• Interim Guidance for Preparing Frontline Healthcare Facilities for Patients with Possible Ebola Virus Disease;
  • Interim Guidance for Preparing Ebola Assessment Hospitals; and
  • Interim Guidance for Preparing Ebola Treatment Centers.

The new guidance framework for handling ebola patients can be found here.

Early Disease Detection Health & Wellness

Dec. 2 is National Mutt Day!

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December 2 is National Mutt Day (again).

Photo courtesy of Kerri Lee Smith on Flickr

Photo courtesy of Kerri Lee Smith on Flickr

National Mutt Day was created in 2005 by animal welfare advocate, Colleen Paige, and is celebrated on both July 31st and December 2nd. It’s all about embracing, saving and celebrating mixed breed dogs, as they represent the largest percentage of dogs euthanized in pet shelters thanks to people’s penchant for purebred and designer dogs.

The goal is to save 10,000 mutts from shelters over the two days. For more information about National Mutt Day, click here.

Once you have adopted your mutt, it’s important to find out what breeds your mutt consists of. Different breeds have different illnesses and conditions they are susceptible to and knowing what breeds your mutt consists of will go a long way to keeping your pooch healthy and happy.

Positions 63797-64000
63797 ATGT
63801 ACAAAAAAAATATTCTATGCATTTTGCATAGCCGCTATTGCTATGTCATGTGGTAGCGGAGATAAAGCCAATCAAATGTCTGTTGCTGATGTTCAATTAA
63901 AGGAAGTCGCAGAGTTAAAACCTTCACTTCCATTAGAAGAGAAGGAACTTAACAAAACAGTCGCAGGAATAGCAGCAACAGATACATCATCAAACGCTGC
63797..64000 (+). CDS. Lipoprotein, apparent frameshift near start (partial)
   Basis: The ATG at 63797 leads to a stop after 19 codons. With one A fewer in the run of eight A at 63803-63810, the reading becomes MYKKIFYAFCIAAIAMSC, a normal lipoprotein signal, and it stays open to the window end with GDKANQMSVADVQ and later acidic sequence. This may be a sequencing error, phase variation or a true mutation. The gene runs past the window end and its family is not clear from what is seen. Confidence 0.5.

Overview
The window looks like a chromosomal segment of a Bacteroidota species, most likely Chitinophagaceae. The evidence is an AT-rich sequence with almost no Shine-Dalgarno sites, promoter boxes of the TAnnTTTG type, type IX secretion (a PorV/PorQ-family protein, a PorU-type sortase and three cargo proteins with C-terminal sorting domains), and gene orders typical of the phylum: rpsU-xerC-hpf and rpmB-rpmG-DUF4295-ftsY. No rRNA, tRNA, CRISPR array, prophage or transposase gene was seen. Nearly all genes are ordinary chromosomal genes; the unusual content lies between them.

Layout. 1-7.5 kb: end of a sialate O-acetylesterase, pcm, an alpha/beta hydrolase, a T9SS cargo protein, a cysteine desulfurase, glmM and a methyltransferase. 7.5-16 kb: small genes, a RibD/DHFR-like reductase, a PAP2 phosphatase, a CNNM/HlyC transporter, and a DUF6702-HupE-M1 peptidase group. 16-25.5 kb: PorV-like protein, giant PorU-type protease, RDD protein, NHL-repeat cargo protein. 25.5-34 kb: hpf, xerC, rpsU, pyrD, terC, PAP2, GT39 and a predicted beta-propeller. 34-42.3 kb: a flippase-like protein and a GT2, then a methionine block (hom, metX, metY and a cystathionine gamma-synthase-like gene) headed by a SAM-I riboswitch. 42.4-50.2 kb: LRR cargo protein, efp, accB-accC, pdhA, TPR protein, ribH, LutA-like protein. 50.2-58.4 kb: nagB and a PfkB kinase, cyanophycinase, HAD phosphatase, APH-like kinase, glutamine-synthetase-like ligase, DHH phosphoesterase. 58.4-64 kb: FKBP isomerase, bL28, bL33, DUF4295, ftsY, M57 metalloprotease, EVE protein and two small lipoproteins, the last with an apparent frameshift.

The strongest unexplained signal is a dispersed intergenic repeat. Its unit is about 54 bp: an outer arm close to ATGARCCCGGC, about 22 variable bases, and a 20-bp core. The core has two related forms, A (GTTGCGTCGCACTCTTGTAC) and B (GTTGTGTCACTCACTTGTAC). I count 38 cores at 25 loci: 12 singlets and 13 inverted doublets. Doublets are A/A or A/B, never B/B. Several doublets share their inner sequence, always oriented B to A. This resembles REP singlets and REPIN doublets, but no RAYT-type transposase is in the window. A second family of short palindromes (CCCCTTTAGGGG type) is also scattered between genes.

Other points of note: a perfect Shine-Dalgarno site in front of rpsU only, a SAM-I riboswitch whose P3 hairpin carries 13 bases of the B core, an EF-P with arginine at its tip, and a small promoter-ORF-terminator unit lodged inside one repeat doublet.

Click here to find out how you can easily find out your dog’s breeds. And happy National Mutt Day!


Rate of Cigarette Smoking in U.S. Reaches 48-Year Record Low

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Here’s some good news to lighten up the air: Last year, the U.S. recorded its lowest rate of cigarette smoking in 48 years.

quit smokingThis surprising finding came from a study by a team of researchers led by Dr. Brian King, who works at the Centers for Disease Control and Prevention (CDC) Office on Smoking and Health. According to the study, the rate of adult cigarette smoking dropped from 20.9 percent in 2005 to only 17.8 percent in 2013. This is the lowest figure since the National Health Interview Survey (NHIS) was started in 1965, according to Medical News Today.

The study was based on previous NHIS data, including last year’s information coming from close to 35,000 adult respondents. Survey participants who smoked every day represented 80.8% of the respondent pool in 2005, but that figure has since dropped to only 76.8% last year. The number of cigarette sticks puffed on a daily basis also decreased from 16.7% to 14.2% across the same time frame.

Despite the drop in cigarette smoking rates, the numbers are still high for specific demographics: males, young adults, multi-race U.S. citizens, disabled, and gay / lesbian. The research team emphasized the importance of reaching out to these groups and implementing early intervention. “These disparities underscore the importance of enhancing the implementation and reach of proven strategies to prevent and reduce tobacco use among these groups, as well as expanding questions on surveillance tools to better capture data on subpopulations with the greatest burden of tobacco use,” the researchers said.